Constitutional amendment will lead Mexico to apply both unrestricted ius soli and unrestricted ius sanguinis in citizenship attribution. However, details on the implications of this reform and the procedural matters involved are not clear as of yet.
In February 2021, the Supreme Court decided that Shamima Begum should not be allowed back into the UK to conduct her appeal against the deprivation of her citizenship. This decision is a victory for discretionary use of expansive state powers under minimal judicial scrutiny.
The Danish Institute for Human Rights (DIHR) recently published a report based on a study on access to Danish citizenship for children and young persons who are born and/or raised in Denmark. The report recommends Danish law to be amended with a view to provide for facilitated access to Danish citizenship for 1.5, second and third generation of immigrant descent.
Early in the morning of 28 January, heavily armed police escorted four children of rejected asylum seekers (three minor girls and a boy) to the airport from where they were deported to Georgia and Armenia. The incident caused widespread protests because the children had been living and attending school in Austria for many years and were considered well integrated. The social democratic governor of Carinthia, Peter Kaiser, and others called for a debate on ius soli, the attribution of citizenship by birth in the territory.
In 2016, Moldova joined a growing group of countries offering citizenship by investment (CBI) schemes. However, in 2020, the parliament repealed the amendments to Moldova’s citizenship law that permitted CBI, the same year that Cyprus also repealed its CBI scheme. Why was Moldova’s foray into CBI so short-lived?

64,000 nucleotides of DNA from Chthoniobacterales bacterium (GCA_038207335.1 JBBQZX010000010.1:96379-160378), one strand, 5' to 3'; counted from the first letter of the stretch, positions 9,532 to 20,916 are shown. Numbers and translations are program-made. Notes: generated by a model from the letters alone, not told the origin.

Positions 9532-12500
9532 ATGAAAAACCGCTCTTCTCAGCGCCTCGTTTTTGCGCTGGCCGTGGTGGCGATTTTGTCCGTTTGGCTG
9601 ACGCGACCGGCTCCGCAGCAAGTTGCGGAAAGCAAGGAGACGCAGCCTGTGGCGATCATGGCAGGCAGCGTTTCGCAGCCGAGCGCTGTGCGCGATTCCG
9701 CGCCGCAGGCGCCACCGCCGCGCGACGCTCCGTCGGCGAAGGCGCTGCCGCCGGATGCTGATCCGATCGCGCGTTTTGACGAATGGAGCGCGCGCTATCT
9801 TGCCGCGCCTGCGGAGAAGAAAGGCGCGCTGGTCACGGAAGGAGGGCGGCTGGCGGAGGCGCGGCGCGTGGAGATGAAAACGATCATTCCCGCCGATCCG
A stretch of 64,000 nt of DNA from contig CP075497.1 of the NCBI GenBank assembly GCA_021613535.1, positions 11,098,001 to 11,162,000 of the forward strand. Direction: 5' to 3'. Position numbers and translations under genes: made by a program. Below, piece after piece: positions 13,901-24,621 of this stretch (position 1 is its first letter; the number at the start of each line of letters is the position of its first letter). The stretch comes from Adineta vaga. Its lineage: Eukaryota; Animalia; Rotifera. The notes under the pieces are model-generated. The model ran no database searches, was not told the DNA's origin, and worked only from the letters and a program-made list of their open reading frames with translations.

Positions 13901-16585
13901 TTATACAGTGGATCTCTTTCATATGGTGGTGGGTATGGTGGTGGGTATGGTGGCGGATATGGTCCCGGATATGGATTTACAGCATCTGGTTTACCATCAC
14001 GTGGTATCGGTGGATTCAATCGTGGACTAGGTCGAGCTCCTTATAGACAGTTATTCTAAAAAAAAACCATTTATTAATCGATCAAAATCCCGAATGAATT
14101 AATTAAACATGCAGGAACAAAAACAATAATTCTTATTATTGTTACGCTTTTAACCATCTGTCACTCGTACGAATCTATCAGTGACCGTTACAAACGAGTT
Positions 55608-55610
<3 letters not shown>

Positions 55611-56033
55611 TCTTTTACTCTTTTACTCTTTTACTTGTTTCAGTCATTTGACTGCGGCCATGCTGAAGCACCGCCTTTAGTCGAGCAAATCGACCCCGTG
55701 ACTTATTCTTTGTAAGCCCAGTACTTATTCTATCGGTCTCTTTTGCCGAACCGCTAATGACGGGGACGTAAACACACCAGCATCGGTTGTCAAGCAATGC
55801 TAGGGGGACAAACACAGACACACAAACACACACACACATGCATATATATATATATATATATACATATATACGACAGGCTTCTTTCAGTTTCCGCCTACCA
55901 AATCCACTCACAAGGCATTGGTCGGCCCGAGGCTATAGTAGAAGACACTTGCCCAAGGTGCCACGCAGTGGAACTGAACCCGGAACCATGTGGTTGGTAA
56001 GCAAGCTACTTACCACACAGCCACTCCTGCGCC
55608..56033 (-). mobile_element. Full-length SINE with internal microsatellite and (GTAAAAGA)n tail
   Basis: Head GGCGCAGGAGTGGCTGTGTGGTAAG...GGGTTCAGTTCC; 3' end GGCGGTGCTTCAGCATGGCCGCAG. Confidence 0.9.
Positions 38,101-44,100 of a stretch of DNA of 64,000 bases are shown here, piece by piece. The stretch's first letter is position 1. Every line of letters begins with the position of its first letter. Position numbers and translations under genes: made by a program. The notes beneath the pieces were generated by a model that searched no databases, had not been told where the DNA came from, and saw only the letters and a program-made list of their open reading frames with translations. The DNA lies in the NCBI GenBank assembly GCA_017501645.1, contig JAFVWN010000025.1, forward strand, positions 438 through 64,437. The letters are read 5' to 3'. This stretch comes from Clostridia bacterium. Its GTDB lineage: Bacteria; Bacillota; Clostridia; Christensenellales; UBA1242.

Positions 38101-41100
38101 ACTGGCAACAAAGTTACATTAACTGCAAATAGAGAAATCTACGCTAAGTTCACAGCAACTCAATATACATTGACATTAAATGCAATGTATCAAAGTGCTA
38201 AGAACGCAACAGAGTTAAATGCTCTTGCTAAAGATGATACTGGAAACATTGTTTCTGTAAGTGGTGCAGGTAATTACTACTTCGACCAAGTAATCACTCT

Governments worldwide have taken an unprecedented array of measures affecting human mobility to curb the spread of COVID-19. Examples include evacuations, lockdowns and travel restrictions. Some states have applied these public health measures only to those with citizenship status, while others have included long-term foreign residents and settled migrants. Our project examines these choices and how they challenge our understanding of citizenship, migration and mobility.
The enjoyment of LGBTIQ* rights varies across Europe. As a result, rainbow families in Europe (families where a child has at least one parent who identifies themselves as lesbian, gay, bisexual, trans, intersex or queer) can face problems with recognition of civil status, birth registration and access to birth certificates, leaving some children in these families either stateless or at risk of statelessness. The Court of Justice of the European Union (CJEU) will now have an opportunity to address this issue in a case concerning a child born to same-sex parents in Spain, for which a hearing is due to take place next week.
On 2 October 2020, the Administrative Court of the City of Sofia in Bulgaria requested a preliminary ruling from the Court of Justice of the European Union (CJEU) in the case C-490/20 V.M.A. v. Stolichna Obsthina, Rayon ‘Pancharevo’ (Sofia municipality, ‘Pancharevo’ district), concerning the recognition of a birth certificate mentioning two women as parents in order to get proof of nationality.
In its first-ever decision on the right to nationality, issued in late December, the UN Human Rights Committee calls on the Netherlands to enact a framework for addressing statelessness that puts human rights first.